Six Steps to Data Governance Success

Without a doubt, data has become the raw material of the information economy, and data governance is a strategic imperative.

By Steven Adler
Thu, May 31, 2007

CIO — Data is valuable. As the challenge of protecting customer data mounts, more and more businesses are embracing data-governance strategies to manage the information that serves as the lifeblood of the company. Without a doubt, data has become the raw material of the information economy, and data governance is a strategic imperative.

Increasingly, companies seeking competitive advantage are also leveraging data governance to proactively add value to the bottom line. It is about getting the right information to the right people at the right time and enabling the entire organization to seize new opportunities rather than simply operating in a reactionary way.

Such opportunities don’t wait, and neither do crises. Businesses need to know what’s happening not just in their own organizations, but also within all of the companies they touch, whether they are vendors, customers or partners. Having real-time access to information is crucial. It is important to know where the data resides and what it is worth, and calculate the probability of risk and cost to the organization in the event that it’s stolen.

With more than a billion people connected online today, we are at the dawn of a data explosion, and it is becoming increasingly difficult to manage and control the terabytes of data residing within different parts of the organization. Many companies use the “fortress” method, a big thick perimeter wall to keep out the bad guys. But this method can be problematic since not all data has the same value, not all risks are outside the perimeter, and not all controls can effectively prevent fraud. The fortress model of data security creates a one-size-fits-all approach, allowing organizations to overprotect low-quality data and underprotect high-value information like customer account details or employee Social Security numbers, regardless of business context or use.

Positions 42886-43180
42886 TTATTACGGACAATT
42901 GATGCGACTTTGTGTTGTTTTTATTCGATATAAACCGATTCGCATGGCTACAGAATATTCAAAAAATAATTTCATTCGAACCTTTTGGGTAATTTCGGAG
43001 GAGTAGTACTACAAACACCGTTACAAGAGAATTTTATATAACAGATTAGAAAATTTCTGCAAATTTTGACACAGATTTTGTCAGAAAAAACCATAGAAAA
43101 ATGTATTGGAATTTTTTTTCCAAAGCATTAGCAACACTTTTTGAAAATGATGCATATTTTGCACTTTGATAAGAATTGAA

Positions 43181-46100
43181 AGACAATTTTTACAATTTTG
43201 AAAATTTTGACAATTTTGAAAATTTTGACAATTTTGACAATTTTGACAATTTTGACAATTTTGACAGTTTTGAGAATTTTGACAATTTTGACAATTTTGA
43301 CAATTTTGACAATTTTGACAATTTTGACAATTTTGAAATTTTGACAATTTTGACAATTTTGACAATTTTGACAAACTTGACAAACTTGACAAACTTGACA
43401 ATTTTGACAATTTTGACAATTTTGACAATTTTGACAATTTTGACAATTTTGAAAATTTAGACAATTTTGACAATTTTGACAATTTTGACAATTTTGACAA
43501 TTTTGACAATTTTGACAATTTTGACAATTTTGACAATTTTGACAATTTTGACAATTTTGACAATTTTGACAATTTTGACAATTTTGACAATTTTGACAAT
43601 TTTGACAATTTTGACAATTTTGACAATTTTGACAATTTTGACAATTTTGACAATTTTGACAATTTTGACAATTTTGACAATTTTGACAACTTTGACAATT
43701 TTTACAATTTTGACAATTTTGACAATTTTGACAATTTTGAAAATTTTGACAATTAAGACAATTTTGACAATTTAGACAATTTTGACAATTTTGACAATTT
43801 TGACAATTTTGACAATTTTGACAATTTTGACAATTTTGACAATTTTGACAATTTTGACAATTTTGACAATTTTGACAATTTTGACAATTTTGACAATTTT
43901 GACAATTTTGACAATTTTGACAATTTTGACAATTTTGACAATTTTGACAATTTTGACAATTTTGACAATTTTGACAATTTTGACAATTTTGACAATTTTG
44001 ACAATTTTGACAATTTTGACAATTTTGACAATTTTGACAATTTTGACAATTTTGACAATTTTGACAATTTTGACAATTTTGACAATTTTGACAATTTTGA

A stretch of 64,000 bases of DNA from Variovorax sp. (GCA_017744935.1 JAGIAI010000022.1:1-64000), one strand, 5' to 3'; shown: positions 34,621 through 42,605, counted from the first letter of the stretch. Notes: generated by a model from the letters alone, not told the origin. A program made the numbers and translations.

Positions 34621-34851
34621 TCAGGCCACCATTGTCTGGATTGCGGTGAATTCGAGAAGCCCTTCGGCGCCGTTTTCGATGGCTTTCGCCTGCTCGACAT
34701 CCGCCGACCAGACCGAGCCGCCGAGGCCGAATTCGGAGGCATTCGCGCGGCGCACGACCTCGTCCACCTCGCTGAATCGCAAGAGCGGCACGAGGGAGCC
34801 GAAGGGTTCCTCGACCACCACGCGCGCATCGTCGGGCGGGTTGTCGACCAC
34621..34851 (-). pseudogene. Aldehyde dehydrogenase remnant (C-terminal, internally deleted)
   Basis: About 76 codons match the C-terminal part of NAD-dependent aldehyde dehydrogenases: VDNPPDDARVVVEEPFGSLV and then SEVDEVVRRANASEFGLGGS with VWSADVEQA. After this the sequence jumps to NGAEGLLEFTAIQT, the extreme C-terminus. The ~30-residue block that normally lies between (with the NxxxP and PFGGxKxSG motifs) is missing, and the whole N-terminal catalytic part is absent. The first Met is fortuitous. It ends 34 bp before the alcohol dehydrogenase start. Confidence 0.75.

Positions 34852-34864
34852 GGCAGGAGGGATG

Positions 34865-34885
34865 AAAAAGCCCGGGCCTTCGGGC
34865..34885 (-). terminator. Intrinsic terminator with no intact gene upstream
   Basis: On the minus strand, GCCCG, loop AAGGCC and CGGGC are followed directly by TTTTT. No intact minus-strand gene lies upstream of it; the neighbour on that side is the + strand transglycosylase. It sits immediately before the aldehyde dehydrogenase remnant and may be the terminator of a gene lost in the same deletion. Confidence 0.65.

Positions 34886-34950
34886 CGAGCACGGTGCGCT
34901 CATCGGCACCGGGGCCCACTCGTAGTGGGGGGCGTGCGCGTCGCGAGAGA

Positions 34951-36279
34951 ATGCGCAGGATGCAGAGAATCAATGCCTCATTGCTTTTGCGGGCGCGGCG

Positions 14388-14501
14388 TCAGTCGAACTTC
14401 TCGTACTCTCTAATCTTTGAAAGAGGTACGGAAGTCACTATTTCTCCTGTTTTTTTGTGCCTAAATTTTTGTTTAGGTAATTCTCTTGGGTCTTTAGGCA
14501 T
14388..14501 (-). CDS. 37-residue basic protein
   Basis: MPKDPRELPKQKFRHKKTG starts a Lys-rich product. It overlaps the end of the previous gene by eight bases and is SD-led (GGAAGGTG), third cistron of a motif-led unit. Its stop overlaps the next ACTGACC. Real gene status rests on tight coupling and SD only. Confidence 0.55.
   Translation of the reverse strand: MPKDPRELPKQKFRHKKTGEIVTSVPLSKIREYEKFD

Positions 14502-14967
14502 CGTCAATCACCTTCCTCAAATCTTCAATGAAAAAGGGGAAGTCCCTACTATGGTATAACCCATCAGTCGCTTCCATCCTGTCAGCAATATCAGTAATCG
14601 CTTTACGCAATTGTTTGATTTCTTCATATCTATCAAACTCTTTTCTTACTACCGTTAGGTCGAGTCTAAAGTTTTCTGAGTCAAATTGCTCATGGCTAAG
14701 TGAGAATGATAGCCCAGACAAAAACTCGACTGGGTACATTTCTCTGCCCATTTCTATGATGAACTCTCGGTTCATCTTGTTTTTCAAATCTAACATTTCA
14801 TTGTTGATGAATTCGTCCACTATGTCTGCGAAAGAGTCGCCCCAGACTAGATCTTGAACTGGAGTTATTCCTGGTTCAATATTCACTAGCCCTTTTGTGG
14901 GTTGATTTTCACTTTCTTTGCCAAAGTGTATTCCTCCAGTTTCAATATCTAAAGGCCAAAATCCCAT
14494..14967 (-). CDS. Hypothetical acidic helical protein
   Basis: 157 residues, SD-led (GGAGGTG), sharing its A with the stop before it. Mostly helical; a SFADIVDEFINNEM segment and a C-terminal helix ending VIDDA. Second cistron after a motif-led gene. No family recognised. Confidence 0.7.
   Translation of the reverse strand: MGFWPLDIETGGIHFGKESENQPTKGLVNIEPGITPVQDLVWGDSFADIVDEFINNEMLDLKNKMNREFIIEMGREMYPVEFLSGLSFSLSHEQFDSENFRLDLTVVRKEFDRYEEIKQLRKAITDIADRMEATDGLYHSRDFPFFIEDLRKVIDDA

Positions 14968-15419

Governing data today is an organizational responsibility, and there is clearly a need for common solutions and governance models to protect and share data on different levels across the organization. Moreover, the complexity extends beyond structured customer data. Organizations are concerned about governing access to many types of data including unstructured content, trade secrets, financial data, patient information, video, audio, etc.

Beyond new methods to protect data, effective data governance can play a vital role in driving new business opportunities and retaining existing customers by improving overall data quality and business intelligence. Companies seeking to get a true handle on their data must go beyond simply protecting it.

Here are six simple steps that every company can take today to govern data successfully:

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